Solar energy—power from the sun—is a vast and inexhaustible resource. Just 20 days of sunshine contains more energy than the world’s entire supply of coal, oil, and natural gas.
There are several technologies used to convert the sun's light energy into electricity, including solar collectors and photovoltaic panels.
Direct solar heating allows the light energy to heat a house through
transparent windows or to heat a mass of water which can then
be circulated to heat the home.
Photovoltaics (solar cells) transfer the light energy into electrical
energy by the use of solar panels. You may have seen these panels
attached to the roof of a house. Satellites
use solar panels for their power needs.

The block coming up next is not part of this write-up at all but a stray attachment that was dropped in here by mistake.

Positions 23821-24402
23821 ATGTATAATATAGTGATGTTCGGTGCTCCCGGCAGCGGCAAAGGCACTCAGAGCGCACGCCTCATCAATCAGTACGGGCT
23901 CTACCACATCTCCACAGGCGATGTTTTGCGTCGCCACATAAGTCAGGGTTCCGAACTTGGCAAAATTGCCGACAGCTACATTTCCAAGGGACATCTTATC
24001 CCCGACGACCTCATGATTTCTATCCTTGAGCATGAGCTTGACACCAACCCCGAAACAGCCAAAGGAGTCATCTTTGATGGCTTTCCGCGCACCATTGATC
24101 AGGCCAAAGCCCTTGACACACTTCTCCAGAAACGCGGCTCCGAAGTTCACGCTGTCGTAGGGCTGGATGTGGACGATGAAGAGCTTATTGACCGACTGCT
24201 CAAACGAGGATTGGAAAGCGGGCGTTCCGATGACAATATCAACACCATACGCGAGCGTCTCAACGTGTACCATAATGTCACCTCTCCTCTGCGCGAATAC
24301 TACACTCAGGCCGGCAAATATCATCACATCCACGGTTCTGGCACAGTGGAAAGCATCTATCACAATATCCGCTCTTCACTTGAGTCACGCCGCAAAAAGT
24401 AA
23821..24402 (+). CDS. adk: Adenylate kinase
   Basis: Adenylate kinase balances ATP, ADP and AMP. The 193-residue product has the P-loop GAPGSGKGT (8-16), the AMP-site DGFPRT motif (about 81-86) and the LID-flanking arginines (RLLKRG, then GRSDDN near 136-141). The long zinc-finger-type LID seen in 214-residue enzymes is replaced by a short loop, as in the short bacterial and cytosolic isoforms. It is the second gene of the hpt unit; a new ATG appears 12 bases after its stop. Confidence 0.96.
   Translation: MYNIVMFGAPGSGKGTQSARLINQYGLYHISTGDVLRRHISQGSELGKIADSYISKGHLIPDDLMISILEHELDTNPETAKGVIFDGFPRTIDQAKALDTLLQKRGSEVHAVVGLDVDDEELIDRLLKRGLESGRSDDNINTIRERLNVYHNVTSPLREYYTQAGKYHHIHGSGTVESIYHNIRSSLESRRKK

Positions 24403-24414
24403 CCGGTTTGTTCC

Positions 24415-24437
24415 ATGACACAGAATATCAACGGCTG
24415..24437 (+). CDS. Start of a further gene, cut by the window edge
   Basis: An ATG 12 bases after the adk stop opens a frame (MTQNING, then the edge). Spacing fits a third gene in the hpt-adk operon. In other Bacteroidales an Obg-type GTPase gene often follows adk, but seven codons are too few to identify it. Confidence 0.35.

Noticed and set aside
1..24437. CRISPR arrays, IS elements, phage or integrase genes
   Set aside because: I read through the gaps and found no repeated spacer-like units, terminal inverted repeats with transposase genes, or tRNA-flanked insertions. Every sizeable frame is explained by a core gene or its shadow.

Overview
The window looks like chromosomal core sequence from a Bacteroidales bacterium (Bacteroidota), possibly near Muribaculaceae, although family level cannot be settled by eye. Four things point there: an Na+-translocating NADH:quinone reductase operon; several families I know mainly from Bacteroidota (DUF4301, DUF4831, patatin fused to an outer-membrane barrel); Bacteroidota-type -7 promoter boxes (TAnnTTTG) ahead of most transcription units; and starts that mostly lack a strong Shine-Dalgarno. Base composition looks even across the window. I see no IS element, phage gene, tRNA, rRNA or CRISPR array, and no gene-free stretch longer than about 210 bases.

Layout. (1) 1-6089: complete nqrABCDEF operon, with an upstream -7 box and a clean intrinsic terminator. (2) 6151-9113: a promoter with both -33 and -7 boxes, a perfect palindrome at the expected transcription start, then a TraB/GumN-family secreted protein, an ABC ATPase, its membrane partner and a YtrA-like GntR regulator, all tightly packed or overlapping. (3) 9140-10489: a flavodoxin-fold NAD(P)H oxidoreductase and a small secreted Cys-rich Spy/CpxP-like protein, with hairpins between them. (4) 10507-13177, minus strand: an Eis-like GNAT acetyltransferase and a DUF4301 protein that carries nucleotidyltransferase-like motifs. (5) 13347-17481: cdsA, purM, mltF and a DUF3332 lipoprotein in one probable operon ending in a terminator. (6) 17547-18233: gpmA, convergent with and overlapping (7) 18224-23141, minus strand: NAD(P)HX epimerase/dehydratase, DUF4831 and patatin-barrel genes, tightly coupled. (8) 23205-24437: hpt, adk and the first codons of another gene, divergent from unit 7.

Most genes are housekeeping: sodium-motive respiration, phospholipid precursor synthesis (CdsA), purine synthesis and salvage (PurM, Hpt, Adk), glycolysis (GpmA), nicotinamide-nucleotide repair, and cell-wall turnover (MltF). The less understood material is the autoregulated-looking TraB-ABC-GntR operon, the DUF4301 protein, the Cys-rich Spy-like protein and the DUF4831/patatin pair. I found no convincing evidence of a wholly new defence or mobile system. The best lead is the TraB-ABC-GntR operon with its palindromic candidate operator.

Thermal electric energy uses a huge parabolic mirror to reflect and focus sun light. This reflected light energy
can then be used to heat water to create steam which can be
used to drive a turbine to produce electricity just like in
a conventional power plant. Areas
like the southwest United States where the sun shines most of the time
and temperatures are seldom very low are the best candidates to use solar energy.
Over the years the efficiencies of solar cells, which in 2013 are still not very
high, have been increasing. As these efficiencies
improve, solar energy will become increasingly competitive
as an energy resource.
One way most of us can immediately begin using solar energy is to replace our battery powered calculators with a solar calculator.
That eliminates the need to ever buy calculator batteries, saves energy and eliminates the pollution associated with disposing
those calculator batteries.
Reference: Franklin Institute
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